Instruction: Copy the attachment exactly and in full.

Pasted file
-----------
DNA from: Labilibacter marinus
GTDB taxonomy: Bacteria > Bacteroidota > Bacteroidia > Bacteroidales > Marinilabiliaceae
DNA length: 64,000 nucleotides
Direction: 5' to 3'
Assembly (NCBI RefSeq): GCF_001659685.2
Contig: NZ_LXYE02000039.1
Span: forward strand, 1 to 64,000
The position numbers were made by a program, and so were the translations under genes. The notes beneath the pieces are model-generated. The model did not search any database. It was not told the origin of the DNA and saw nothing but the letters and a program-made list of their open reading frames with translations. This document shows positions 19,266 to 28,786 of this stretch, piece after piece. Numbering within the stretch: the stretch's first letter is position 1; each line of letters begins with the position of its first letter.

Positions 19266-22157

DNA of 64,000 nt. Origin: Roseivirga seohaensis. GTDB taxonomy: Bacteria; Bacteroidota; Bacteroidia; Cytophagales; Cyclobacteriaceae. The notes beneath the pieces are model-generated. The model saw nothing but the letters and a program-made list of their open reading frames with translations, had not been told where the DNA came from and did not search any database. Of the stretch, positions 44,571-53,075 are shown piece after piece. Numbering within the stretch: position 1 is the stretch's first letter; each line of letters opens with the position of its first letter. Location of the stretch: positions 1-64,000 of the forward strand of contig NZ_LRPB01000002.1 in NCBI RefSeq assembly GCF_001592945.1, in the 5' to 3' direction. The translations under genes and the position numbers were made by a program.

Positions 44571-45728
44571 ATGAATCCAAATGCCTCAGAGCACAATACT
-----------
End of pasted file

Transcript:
DNA from: Labilibacter marinus
GTDB taxonomy: Bacteria > Bacteroidota > Bacteroidia > Bacteroidales > Marinilabiliaceae
DNA length: 64,000 nucleotides
Direction: 5' to 3'
Assembly (NCBI RefSeq): GCF_001659685.2
Contig: NZ_LXYE02000039.1
Span: forward strand, 1 to 64,000
The position numbers were made by a program, and so were the translations under genes. The notes beneath the pieces are model-generated. The model did not search any database. It was not told the origin of the DNA and saw nothing but the letters and a program-made list of their open reading frames with translations. This document shows positions 19,266 to 28,786 of this stretch, piece after piece. Numbering within the stretch: the stretch's first letter is position 1; each line of letters begins with the position of its first letter.

Positions 19266-22157

DNA of 64,000 nt. Origin: Roseivirga seohaensis. GTDB taxonomy: Bacteria; Bacteroidota; Bacteroidia; Cytophagales; Cyclobacteriaceae. The notes beneath the pieces are model-generated. The model saw nothing but the letters and a program-made list of their open reading frames with translations, had not been told where the DNA came from and did not search any database. Of the stretch, positions 44,571-53,075 are shown piece after piece. Numbering within the stretch: position 1 is the stretch's first letter; each line of letters opens with the position of its first letter. Location of the stretch: positions 1-64,000 of the forward strand of contig NZ_LRPB01000002.1 in NCBI RefSeq assembly GCF_001592945.1, in the 5' to 3' direction. The translations under genes and the position numbers were made by a program.

Positions 44571-45728
44571 ATGAATCCAAATGCCTCAGAGCACAATACT